International Club Movie Night
Kohlberg 116, 8:00 p.m.

Rose Tattoo Cafe,
PACES, 9:00 p.m.

Saturday:

Wage Peace: Campus and Community Gathering to Educate, Activate and Organize
Friends Meeting House, 9:00 a.m.

Film: “Hedwig and the Angry Inch”
Kirby Lecture Hall – Martin, 7:30 & 10:00 p.m.

Dust with Mark Taylor ’75 of the Pittsburgh Dance Alloy
and Anita Ratnam of Arangham Dance Theatre of Chennai, India
Pearson-Hall Theatre, 8:00 p.m.

Grapevine Alumnae Concert
Lang Concert Hall, 8:00 p.m.

Vertigo-go Pre-Screw Show
Mephistos – Willets, 8:30 p.m.

Screw Your Roommate Formal
Upper Tarble, 10:00 p.m.

Sunday:

Celebration of Mass
Bond Memorial Hall, 11:00 a.m.

Protestant Worship
2nd Floor Worship Room – Bond, 4:00 p.m.

Celebrating 20th Century Poland
Maureen O’Flynn, soprano, with Orchestra 2001
Lang Concert Hall, 7:30 p.m.

—————–

WAGE PEACE!
A Campus/Community Gathering to Educate, Activate and Organize
Saturday, March 2, 2002, 9:00 – 5:00
Swarthmore Friends Meeting
Keynote by peace activists Amber and Ryan Amundson, widow and brother
of a 9/11 Pentagon Victim
Free concert by Singer/songwriter Pat Humphries
for information go to
http://www.sagegardens.com/wagepeace/events.html

—————–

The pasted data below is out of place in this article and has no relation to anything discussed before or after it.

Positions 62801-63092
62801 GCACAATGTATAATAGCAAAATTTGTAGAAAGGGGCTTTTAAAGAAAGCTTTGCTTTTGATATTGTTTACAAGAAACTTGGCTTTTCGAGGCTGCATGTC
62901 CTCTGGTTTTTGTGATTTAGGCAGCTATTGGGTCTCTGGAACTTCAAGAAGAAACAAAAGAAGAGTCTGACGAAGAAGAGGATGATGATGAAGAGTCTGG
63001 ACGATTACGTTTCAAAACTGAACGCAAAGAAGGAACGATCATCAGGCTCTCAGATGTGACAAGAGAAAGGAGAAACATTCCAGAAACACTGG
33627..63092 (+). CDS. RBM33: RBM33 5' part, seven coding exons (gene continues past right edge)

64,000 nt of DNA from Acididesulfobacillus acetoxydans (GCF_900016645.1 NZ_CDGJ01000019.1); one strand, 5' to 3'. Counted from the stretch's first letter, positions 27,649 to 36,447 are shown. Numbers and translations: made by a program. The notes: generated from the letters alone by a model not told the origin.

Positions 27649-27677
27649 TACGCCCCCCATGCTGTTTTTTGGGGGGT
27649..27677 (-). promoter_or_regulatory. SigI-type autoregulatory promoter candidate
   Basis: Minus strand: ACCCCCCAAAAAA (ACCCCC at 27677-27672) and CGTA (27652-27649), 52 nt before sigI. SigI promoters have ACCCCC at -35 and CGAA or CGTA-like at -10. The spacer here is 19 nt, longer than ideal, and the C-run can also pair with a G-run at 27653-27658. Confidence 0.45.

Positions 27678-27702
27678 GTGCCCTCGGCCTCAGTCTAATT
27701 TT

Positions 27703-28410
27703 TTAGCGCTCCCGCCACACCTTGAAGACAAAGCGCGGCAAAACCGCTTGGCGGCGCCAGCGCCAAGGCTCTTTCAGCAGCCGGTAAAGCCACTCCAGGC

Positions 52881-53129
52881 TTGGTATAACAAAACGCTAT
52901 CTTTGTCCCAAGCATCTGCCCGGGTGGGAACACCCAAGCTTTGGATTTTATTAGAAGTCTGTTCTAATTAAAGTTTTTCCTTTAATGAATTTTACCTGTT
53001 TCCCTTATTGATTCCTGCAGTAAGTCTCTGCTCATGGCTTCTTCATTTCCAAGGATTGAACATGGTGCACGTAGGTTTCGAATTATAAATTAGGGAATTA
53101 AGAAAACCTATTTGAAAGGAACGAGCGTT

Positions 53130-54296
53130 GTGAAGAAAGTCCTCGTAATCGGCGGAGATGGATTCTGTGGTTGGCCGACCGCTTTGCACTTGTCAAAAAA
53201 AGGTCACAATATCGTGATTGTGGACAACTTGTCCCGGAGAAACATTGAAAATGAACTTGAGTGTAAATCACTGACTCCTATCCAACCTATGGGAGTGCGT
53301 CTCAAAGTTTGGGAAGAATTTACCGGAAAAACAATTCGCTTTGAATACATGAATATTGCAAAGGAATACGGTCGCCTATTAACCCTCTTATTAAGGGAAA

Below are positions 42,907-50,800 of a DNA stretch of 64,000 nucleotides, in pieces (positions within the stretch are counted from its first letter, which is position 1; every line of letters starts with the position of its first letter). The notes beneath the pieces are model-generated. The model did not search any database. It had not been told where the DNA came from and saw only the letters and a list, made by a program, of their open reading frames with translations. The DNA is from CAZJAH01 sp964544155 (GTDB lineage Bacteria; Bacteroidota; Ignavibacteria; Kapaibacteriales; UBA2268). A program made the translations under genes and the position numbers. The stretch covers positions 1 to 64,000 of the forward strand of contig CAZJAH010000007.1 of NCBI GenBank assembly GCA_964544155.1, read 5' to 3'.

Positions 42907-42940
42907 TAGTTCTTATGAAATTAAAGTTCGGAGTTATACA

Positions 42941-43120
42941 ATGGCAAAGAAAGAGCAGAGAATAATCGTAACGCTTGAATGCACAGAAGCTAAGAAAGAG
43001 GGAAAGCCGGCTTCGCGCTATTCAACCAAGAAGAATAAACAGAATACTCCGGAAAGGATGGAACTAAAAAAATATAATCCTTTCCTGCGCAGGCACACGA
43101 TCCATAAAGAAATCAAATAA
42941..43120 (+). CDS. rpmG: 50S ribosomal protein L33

Good Down-Home Community Radio with Ace and Al
hosts an ON-AIR POETRY SLAM
this Saturday, March 2, from noon to 2 pm
We’ll be broadcasting live from PARRISH PARLORS
for WSRN 91.5 fm. If you’d like to read poetry on the air, please contact
us ASAP!(abradbu1 = x1235 or lray1 = x5007)

*****

SPORTS UPDATE

1) World sports roundup

* Pittsburgh Penguins star Mario Lemieu was advised by team physicians
yesterday that he should not play for the rest of the season to avoid doing
further damage to his hip, which he injured during training camp. Tests
revealed chronic tendonitis in one of Lemieu’s hip flexor muscles as well as
inflamation of the hip capsule. Lemieu, a six-time NHL scoring champion and
Hall of Famer who was also a member of the victorious Canadian men’s hockey
team in the recent Olympics, said that he does plan to play for the Penguins
next season. The Penguins did not find out about the loss of Lemieu until
after they had eked out a dramatic 4-3 win over the Columbus Blue Jackets
last night. The Penguins were trailing 3-2 with 31.2 seconds remaining in
regulation when Alexei Morozov tied the game, and Michal Rozsival went on to
win it in overtime. The win snappd an eight-game skid which had put the
team’s chances of securing a playoff berth in doubt, and the news about
Lemieu may make a playoff run a still more difficult prospect for them.

* Despite trailing 77-65 with seven minutes remaining, the Virginia
Cavaliers came back to defeat third-ranked Duke 87-84, thus keeping its NCAA
hopes alive and depriving Duke of its sixth straight ACC title. The title